Formed when its members – Grant Curless, Wils Quinn, and Shawn Reynolds – were in their freshman year, Johnny Conqueroo’s early EP’s saw them writing long, grungy blues jams, spiraling in and out of swampy dirges as the band played what they felt, acting on instinct in a fervent rock’n’roll endeavor. The trio naturally shied from prototypical indie or hipster leanings, focusing instead on downtrodden street stories inspired by Southern surroundings.
The forthcoming Haint Blue EP sees the band maturing and expanding without abandoning their roots. Challenged by producer Duane Lundy (Ringo Starr, Vandaveer) to pursue a collection of thematically similar material, Haint Blue tells an Appalachian tragedy of sorts, twining together stories of men and women in downward spirals , becoming homeless, being falsely accused of crimes and knocking on the door of purgatory like a ball of barbed wire.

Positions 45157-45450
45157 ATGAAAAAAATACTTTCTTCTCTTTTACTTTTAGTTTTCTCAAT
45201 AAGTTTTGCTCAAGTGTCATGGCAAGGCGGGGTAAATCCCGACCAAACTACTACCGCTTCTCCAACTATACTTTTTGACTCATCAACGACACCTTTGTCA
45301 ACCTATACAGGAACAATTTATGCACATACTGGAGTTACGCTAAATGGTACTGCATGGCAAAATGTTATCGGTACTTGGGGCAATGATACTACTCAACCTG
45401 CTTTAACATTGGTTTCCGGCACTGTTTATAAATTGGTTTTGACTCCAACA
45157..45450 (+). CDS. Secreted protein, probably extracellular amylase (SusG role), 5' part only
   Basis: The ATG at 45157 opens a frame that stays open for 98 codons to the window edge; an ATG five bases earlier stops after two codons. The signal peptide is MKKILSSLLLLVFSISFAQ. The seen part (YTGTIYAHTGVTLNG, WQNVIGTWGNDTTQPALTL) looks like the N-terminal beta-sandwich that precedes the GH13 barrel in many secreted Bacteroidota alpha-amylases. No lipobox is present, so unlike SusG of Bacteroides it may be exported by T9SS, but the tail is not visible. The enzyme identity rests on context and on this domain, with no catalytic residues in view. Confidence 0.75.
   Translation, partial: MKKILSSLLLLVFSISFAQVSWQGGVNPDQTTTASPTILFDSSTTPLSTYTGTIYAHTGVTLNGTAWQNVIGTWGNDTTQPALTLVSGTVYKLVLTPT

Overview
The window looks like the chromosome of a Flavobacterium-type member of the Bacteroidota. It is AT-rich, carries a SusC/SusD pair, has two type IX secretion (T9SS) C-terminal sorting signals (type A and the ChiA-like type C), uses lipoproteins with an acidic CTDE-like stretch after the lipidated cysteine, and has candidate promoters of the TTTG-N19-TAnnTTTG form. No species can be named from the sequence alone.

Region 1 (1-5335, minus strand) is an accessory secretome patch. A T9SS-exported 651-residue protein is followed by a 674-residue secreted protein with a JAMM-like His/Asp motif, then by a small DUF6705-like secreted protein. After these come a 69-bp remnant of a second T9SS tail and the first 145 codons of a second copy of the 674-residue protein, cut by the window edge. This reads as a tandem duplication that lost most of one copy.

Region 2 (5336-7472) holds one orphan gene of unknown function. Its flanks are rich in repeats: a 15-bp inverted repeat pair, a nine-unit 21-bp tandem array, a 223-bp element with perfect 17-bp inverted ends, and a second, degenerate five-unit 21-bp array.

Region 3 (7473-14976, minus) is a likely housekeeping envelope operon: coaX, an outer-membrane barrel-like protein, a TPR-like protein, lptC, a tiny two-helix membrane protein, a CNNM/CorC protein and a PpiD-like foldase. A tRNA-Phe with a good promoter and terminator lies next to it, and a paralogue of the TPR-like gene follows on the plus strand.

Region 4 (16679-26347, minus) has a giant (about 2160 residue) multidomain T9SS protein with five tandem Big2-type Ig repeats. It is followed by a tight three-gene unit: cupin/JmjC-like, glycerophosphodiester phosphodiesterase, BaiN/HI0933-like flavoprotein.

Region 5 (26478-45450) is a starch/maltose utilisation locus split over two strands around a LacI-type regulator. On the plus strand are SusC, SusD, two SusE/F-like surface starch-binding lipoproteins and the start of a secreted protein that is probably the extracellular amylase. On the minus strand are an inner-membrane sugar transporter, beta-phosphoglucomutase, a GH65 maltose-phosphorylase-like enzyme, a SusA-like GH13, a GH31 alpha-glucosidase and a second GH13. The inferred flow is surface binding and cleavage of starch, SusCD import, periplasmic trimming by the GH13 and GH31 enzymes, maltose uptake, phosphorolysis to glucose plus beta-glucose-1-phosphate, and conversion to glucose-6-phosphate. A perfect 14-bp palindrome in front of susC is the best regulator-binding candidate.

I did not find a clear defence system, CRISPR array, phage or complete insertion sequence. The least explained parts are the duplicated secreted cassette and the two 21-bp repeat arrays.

Named for the shade of blue color believed to repel trapped house spirits (“haints”), the EP was recorded in a Kentucky house from the 1800’s in a series of fast and simple takes to capture the band’s raucous live sound in a way that’s sure to help them carve a new niche within the Lexington music scene – one that sets them apart from their peers and girds them for a national breakout. “It’s a new chapter,” says Curless. “The last album was us kind of feeling out different sounds, and this new one is a real cohesive album. It’s a settling-in.”